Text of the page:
‘Hanging Up My Dress Blues’ — From Military to Tech Employment

Veterans working at 4 San Francisco companies share how their military experience prepared them for the tech field.
Written by Avery Komlofske
November 12, 2021Updated: November 12, 2021

Veterans looking to get into the tech industry have plenty of opportunities — government programs and company initiatives alike. With their ability to work under pressure, familiarity with cutting-edge technology and adaptability to new jobs and situations, former members of the military have a strong foundation for success in tech; they just need the opportunity, and sometimes the specific training.

The US Department of Veterans Affairs offers the Veteran Employment Through Technology Education Courses (VET TEC) Program to help access any necessary training. Should someone be interested in a specific tech field — software, programming, data processing or information science, among others — the VET TEC program can provide funding for the necessary education. Meanwhile, large companies like Dell, Intel, Salesforce and Cisco offer specific hiring and training programs for veterans in their own organizations and technology. It is a mutually beneficial arrangement — veterans get access to tech jobs that interest them, and companies get hardworking, qualified employees.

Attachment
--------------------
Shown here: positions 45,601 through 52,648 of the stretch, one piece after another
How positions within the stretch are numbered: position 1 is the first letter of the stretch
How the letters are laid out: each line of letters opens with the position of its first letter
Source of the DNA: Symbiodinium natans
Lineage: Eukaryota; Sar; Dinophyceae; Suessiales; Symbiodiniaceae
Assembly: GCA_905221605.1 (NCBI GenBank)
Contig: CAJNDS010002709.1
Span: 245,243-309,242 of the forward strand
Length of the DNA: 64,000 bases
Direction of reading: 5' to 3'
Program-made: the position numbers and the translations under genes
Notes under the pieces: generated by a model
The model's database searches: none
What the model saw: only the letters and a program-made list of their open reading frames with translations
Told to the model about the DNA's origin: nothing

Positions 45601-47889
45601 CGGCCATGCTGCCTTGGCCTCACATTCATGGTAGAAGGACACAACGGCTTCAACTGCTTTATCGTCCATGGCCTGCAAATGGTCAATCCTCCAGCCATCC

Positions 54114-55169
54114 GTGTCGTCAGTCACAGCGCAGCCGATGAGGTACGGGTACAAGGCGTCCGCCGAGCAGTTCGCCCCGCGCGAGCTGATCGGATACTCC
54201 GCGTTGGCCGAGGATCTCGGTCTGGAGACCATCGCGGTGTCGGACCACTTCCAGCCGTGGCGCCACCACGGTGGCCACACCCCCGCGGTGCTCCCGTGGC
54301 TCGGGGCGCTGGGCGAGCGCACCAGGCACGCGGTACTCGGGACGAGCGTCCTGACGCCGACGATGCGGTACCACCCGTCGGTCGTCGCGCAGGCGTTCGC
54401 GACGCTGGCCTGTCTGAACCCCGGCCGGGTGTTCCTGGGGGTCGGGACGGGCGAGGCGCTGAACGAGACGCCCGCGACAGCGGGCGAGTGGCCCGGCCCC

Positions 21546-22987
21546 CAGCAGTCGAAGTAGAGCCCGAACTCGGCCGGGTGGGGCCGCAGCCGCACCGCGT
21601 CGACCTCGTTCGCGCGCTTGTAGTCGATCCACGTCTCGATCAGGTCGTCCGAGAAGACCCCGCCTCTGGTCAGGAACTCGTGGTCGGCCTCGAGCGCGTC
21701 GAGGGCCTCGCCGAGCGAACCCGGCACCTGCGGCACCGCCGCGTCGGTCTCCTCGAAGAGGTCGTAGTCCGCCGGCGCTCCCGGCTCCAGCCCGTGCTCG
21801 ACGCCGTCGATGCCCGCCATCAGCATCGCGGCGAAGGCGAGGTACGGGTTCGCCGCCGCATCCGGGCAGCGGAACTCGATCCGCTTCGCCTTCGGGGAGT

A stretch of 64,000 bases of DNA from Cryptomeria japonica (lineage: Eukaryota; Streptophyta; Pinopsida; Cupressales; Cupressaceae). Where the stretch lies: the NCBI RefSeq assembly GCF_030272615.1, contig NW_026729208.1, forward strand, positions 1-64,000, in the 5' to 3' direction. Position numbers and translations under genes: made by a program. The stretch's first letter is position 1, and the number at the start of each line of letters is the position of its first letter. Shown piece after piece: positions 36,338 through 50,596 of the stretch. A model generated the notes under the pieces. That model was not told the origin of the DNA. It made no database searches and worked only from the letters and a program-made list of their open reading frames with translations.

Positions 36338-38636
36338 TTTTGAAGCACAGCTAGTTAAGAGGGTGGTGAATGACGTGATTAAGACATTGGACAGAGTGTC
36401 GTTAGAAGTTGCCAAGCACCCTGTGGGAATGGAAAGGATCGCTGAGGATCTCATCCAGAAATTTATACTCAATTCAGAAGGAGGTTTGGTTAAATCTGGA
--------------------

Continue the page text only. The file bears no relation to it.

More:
Built In San Francisco sat down with a four military veterans who seized opportunities to work in the tech field. Employees from Reddit, Opendoor, Coursera and Indigov spoke to Built In about how their military service helped them succeed in their career, and gave advice for other veterans seeking to follow the same path.

 

Andrew St. Germain
Manager of Sourcing

 

How and where did you serve your country? What is your current role, and what are you working on right now?

I served in the US Army from 2005 to 2013. Initially I served on active duty with the 4th Infantry Division and then with the 75th Ranger Regiment as an infantryman then finished my career with the 116th Infantry of the VA National Guard while I finished college. I currently lead the sourcing organization on Reddit’s recruiting team. We have team members in North America and I am hiring in Europe to continue to support our international growth efforts. My team is focused on building recruiting strategies to find, engage and bring in the best engineering, product and business talent in the world.